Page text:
The horrible political idea of government (read—taxpayer) sponsored basic income continues to roll off the tongues of high-profile figures in the tech industry as a solution to alleviate global poverty.

Mark Zuckerberg, the CEO of Facebook worth a whopping $61.9 billion, is one of these executives voicing the belief and optimism that if a universal basic income (UBI) was installed in the United States, it would actually work.

Notably, Zuckerberg, in his recent commencement address to the 2017 graduating class of Harvard University, justified a UBI as a means to solve a variety of the world's issues.

"We should have a society that measures progress not just by economic metrics like GDP, but by how many of us have a role we find meaningful," Zuckerberg said in his address, via Business Insider. "We should explore ideas like universal basic income to make sure everyone has a cushion to try new ideas."

Zuckerberg's public endorsement proves that he wants to fund people's ability to purchase basic needs and have a "safety net" during times of economic uncertainty.

Here's the deal, though: UBI is a still a form of welfare that can illicit idleness and dampens productivity—while also increasing entitlement.


Why UBI Doesn't Work

Contrary to the reasoning that UBI can close wage gaps and economic inequality disparities, the concept won't work because it is impractical. According to Bryan Caplan for EconLib:

Overall, the UBI probably gives even worse incentives than the status quo. Defenders of the UBI correctly point out that it might improve incentives for people who are already on welfare. Under the status quo, earning another $1 of legal income can easily reduce your welfare by a $1, implying a marginal tax rate of 100%. But under the status quo, vast populations are ineligible for most programs. Such as? You guys! If you're an able-bodied adult, aged 18-64, who doesn't have custody of any minor children, the current system doesn't give you much. Switching to a UBI would expand the familiar perverse effects of the welfare state to the entire population - including you. And if taxes rise to pay for the UBI, the population-wide disincentives are even worse.

UBI, also known as guaranteed minimum income scheme, is a textbook welfare program that would further castrate a person's ability to earn a living on their own merits.

A free market mindset shouldn't allow for an idea like this because it challenges the very concept of becoming self-reliant. UBI is a form of wealth redistribution that is guaranteed to everyone who partakes in the pot of the "free" money.

Yes, advocates will say that idea is means tested and is a solution to the current welfare system; however, the truth of the matter is that it will become inflated and people will take advantage of the system as many currently do.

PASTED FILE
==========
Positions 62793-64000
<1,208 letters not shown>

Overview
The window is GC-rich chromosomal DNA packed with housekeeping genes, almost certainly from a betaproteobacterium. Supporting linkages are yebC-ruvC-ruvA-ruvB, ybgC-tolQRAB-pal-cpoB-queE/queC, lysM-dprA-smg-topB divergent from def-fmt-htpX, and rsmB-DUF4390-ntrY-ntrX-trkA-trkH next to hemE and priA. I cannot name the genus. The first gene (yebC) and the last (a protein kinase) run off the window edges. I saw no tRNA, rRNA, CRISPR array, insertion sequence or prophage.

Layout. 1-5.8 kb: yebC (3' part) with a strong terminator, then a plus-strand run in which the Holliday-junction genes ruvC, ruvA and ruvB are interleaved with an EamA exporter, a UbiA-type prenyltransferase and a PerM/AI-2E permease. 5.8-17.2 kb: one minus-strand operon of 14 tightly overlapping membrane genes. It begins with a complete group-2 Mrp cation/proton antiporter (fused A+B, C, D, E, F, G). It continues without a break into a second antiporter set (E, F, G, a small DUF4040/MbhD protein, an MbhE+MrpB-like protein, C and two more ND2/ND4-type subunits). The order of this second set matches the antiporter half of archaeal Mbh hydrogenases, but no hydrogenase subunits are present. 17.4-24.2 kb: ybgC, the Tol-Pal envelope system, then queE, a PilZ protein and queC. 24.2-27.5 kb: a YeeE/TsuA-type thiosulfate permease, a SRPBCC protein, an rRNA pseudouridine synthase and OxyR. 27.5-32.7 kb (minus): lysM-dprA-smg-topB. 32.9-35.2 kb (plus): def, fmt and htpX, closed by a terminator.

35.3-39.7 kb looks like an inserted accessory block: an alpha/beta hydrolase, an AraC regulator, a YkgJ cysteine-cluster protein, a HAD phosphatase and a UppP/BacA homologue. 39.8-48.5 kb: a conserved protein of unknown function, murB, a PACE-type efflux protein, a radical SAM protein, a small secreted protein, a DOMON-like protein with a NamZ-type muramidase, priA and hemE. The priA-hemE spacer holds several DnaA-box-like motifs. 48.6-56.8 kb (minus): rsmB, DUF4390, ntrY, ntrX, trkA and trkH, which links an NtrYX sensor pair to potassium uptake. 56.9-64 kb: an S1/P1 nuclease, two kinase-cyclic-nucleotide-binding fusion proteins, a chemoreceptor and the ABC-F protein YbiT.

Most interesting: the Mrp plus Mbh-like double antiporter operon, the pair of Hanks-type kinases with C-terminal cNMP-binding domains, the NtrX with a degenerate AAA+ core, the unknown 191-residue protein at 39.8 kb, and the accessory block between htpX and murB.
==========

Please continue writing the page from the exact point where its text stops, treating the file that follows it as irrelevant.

A guaranteed minimum income model as UBI would fund aspects that are well over the purview of traditional welfare and workforce reentry programs. UBI is a type of guaranteed minimum income (GMI) program that takes more than it gives. So, have some realistic thoughts—isn't that a social income equalization program?

Our current welfare state already provides basic GMI programs that work for people who need them most. And, for the sake of defending the current system before they install a UBI, GMI current programs have more application than a UBI scheme.

At least, in the scheme of free market society, GMIs can be justified as a means to replace minimum wages; however, even when you bring this concept up, it gets very murky.

Heck, even risking our monetary state in a quantitative easing scheme could extract more funding without any major increases in taxes to fund an over-inflated welfare state and, by far, is a better idea.


Right Now, In Reality

Rather than crackpot ideas like UBI making headlines, true market-oriented solutions to alleviating welfare commitments should be considered. These efforts are happening as you read this...

Apprenticeships, welfare to workforce programs, and vocational education solutions serve as much more reasonable, and cost-effective, approach to fixing economic divides.

All it takes is someone's ambition to make a better life for themselves, and their families while laying off listening to billionaires talk about economic equality.


Do you think Facebook CEO Mark Zuckerberg really wants UBI, or is he posturing for a future political career? Tell us your thoughts in the comments.

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